The weather informs many of our daily decisions, and is a great topic for encouraging varied and interesting scientific enquiry as well as understanding a range of scientific concepts including light, seasons and states of matter. While the weather is generally seen on a very large scale, we can recreate many of its individual phenomena in the classroom, with basic supplies and not too much effort. We’ve brought together some weather topic ideas for how to do this, and listed them below to provide you with some inspiration for activities in the classroom.
This activity shows you a really simple way to make an aneroid barometer which uses air to measure atmospheric pressure. Pressure is a useful tool for predicting changes in weather, with high pressure generally indicating good weather, and low pressure pointing towards bad. You can use this barometer to introduce ideas about the relationship between pressure and weather systems, and assess how accurate you can be in predicting the forecast.
This activity from the Met Office allows you to replicate the basic water cycle, creating the conditions for rain to fall, collect, evaporate, and fall again as rain. The simple experiment can be used to explain the process through which water from large seas and oceans manages to spread right across the world, in an excellent mini-replica of the real cycle.
Making rainbows can be used to explore a number of different ideas, suitable for a variety of age groups. As well as helping to develop understanding of a variety of weather phenomena, creating rainbows can play a role in learning the order of the colour spectrum, while older children may use it as an introduction to the study of light and dispersion.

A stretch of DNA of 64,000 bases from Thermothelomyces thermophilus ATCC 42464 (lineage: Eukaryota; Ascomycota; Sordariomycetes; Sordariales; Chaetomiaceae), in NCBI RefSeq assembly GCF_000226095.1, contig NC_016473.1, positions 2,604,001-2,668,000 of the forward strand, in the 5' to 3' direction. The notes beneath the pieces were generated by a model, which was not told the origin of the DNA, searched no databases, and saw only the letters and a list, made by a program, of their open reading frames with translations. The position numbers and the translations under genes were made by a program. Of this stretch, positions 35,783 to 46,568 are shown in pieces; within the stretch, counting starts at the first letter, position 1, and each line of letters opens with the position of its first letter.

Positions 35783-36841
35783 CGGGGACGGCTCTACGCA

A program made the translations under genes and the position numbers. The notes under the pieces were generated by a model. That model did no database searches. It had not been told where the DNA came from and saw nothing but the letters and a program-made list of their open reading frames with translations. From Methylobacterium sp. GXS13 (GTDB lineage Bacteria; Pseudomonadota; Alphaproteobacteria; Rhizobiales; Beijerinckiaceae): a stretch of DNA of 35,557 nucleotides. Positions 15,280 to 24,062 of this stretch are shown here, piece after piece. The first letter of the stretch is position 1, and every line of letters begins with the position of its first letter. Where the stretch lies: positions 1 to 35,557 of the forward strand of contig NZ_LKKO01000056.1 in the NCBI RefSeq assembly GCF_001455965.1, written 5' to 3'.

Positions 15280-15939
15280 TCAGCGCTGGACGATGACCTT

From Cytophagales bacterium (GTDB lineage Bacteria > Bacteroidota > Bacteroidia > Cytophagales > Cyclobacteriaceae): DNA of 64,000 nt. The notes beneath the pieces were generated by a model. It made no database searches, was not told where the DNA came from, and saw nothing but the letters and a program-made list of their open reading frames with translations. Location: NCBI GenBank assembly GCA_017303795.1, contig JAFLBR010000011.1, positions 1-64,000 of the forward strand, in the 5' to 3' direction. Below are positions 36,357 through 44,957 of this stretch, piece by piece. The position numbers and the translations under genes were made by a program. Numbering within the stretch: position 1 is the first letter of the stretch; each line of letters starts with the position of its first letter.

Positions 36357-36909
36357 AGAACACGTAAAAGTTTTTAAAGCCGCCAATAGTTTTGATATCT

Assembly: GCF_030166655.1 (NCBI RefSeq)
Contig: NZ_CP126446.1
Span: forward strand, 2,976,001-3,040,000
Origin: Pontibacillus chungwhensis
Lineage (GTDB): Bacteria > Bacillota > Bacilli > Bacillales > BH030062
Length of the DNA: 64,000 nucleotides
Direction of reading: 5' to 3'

Anemometers are used to measure wind speed and, using just a few everyday materials, you can easily make your own following this guide from Weather Wiz Kids. Measuring and calculating wind speed requires accurate recording, so this experiment can be used to encourage strong scientific methods of working. The other ‘invisible’ forces acting on the anemometer, such as drag, which may affect results can also be explored where appropriate here.
Hygrometers are used by meteorologists to measure how much moisture is in the air. This, along with air pressure mentioned above, can be a good indicator of future weather and as such is a key measure used in forecasting. Making a hygrometer takes a little preparation, but its impressive results can be used to explore a number of key concepts including evaporation and the relationship between air humidity and rain.
Used for thousands of years, sundials represent an easy, accurate way to measure the time of day. By making their own, children can explore time, the seasons, scientific history and much more. This easy to replicate Met Office version with free template outlines the simple steps needed to correctly mark up and use your dial.
These activities can cover a number of different areas of science on the National Curriculum including:
• All pupils should be taught to use practical scientific methods, processes and skills in their learning of scientific topics
Year 1 – Seasons
• observe changes across the four seasons
• observe and describe weather associated with the seasons and how day length varies
Year 3 – Light
• recognise that shadows are formed when the light from a light source is blocked by an opaque object
• find patterns in the way that the size of shadows change
Year 4 – States of matter
• identify the part played by evaporation and condensation in the water cycle and associate the rate of evaporation with temperature
What fun ideas do you have for learning about fractions? For more weather ideas visit our weather page or our weather topic resources follow us on Pinterest.
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